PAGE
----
ISIS supporter tried to recruit 55 children for attacks in London

The UK Metropolitan Police announced today that three men have been convicted on terrorism-related charges after it was learned they planned to use up to 55 children in attacks throughout London.

The thwarted plot was conceived by Umar Ahmed Haque, a 25-year-old from east London who worked as an administrator at “an after-school madrasa at Ripple Road Mosque in Barking.” Two other men were also convicted of playing supporting roles in Haque’s scheme, which targeted “up to 30 groups, businesses and establishments in London.”

Umar Ahmed Haque (Picture released by UK Metropolitan Police)

UK counterterrorism officials first became suspicious of Haque in Apr. 2016, when “police officers stopped him at Heathrow Airport as he attempted to fly to Istanbul, Turkey.” Istanbul has been a common transit point for jihadists seeking to join the Islamic State or other groups in Syria. The officers discovered that Haque’s phone has been used to perform “detailed searches for terrorist attacks and executions.” Although he couldn’t be charged at the time under existing laws, Haque’s “passport was revoked by the Home Office under Royal Prerogative.”

Back in the UK, Haque began working on a twisted idea to indoctrinate and then deploy children in terrorist attacks.

During “a five-hour phone conversation” in Mar. 2017, Haque told another convicted participant in his plot, Muhammad Abid (a 27-year-old from east London), that “he had radicalized 16 children.”

The police apparently didn’t have corroborating intelligence at first, but they continued their investigation after arresting Haque, Abid and a third man, Abuthaher Mamun (29).

Muhammad Abid

Working with social workers, the police discovered that Haque “had attempted to radicalize 55 children aged 11 to 14 while working at Ripple Road Mosque.”

“All 55 children have received safeguarding support and 35 have been assessed to require longer-term support, which is being provided to them,” according to the UK Metropolitan Police’s statement.

“When specially trained officers interviewed the children, they described being shown by Haque horrific videos of extreme terrorist violence including executions,” Commander Dean Haydon, head of the Met Police Counter Terrorism Command, explained. “They told police how Haque made them roleplay terrorists and police officers, with the children acting as terrorists being made to stab the ‘police officers’ to death.”

The roleplaying described by Haydon is similar to the horrific scenes included in numerous Islamic State videos. The so-called caliphate has repeatedly used children to execute captives, often having them shoot, stab or behead their victims. The jihadists have also used children in suicide bombings.

The group developed a program named “Cubs of the Caliphate,” which is responsible for raising a generation of young jihadists. The program has been implemented everywhere from Afghanistan to Syria. Some of the Islamic State leaders killed in the US-led coalition’s targeted air campaign have played leading roles in the “Cubs of the Caliphate” initiative. In addition, Abu Bakr al Baghdadi’s organization launched a social media application for children that was intended to provide basic instruction.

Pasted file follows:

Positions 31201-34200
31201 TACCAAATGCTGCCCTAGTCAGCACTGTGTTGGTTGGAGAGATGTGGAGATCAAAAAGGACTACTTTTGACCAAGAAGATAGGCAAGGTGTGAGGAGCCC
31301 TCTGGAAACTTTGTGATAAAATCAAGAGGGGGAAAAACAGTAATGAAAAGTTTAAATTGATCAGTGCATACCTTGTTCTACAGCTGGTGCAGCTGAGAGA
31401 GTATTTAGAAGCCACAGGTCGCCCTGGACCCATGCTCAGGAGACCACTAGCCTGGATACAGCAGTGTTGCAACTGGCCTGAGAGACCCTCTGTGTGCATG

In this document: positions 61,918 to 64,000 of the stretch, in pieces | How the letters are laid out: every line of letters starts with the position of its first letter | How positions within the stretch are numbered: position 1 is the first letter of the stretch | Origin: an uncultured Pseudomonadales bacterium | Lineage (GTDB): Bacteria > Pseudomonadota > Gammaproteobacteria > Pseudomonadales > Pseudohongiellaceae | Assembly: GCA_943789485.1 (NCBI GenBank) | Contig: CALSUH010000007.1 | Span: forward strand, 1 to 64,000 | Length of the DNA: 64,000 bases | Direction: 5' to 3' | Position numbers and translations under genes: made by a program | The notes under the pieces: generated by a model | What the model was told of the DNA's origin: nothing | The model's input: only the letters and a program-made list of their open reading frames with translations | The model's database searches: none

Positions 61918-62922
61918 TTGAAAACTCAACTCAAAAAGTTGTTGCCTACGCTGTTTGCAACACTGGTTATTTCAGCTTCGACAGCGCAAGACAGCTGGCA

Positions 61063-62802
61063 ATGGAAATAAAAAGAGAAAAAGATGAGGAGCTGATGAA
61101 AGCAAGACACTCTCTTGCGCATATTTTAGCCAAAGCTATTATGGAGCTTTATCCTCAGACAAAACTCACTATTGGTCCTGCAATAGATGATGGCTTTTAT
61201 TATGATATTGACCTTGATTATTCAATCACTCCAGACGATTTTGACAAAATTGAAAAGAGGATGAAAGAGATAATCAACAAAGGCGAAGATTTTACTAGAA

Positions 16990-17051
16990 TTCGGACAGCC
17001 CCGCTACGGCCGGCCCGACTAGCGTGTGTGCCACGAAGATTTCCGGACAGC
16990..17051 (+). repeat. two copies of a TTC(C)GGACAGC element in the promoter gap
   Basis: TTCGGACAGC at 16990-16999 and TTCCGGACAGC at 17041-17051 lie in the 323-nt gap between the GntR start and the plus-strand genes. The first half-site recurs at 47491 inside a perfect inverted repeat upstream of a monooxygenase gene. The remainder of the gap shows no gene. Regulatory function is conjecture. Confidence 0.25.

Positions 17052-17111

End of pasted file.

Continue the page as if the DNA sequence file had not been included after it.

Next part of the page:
Although the UK Metropolitan Police doesn’t mention the Islamic State’s prolific use of boys in its operations, it is certainly possible this is what inspired Haque.

“The children were paralyzed by fear of Haque, who they understood to have connections to terrorists and who essentially told them that a violent fate would befall them if they told anyone what he was doing,” Commander Haydon said. “They were too afraid to confide in anyone.”

Haque is “a dangerous man who was inspired by attacks in Europe and Westminster,” according to Haydon. “He wanted to orchestrate numerous attacks at once, using guns, knives, bombs and large cars to kill innocent people.”

The Westminster attack, which influenced Haque, took place in Mar. 2017, when Khalid Masood (52) drove his car into a crowd of people and then jumped out of the vehicle to assault others with a blade. The Islamic State’s Amaq News Agency quickly claimed that Masood was its “soldier.” [See FDD’s Long War Journal report, London terrorist a ‘soldier’ of the Islamic State, group claims.]

Haque discussed his plan with Abid during the aforementioned phone call the same month (Mar. 2017) as Masood’s vehicular assault. Haque was then arrested in May 2017.

Haydon provided more details concerning Haque’s patient plotting, saying that Haque’s “plan was a long-term one,” which “he intended to execute…years later.” By that time, Haque “anticipated he would have trained and acquired an army of soldiers, including children.”

Abuthaher Mamun

During “conversations with Mamun,” the Met Police say, Haque “discussed various aspects of his plot, from how to increase the strength of a bomb and what type of vehicle to use, to where to carry out an attack and what the police response would be.”

Mamun “helped Haque strategize, and was planning to take driving lessons so that he could teach others in Haque’s aspirational ‘army’ to drive.” Mamun “also made unsuccessful attempts to invest money online in order to raise money to fund Haque’s plans.”

Haque’s ambitions went even further, as he told Abid that he wanted “another 30 or 40 men on standby” in case he was arrested. Haque also confided in Abid that he wanted the British public to be “annihilated.”

Haque, Maun and Abid were all found guilty today on charges related to the plot involving children. A fourth man, who was arrested during the investigation into Haque’s activities, “previously pleaded guilty to possession of a prohibited weapon.”

Thomas Joscelyn is a Senior Fellow at the Foundation for Defense of Democracies and the Senior Editor for FDD's Long War Journal.

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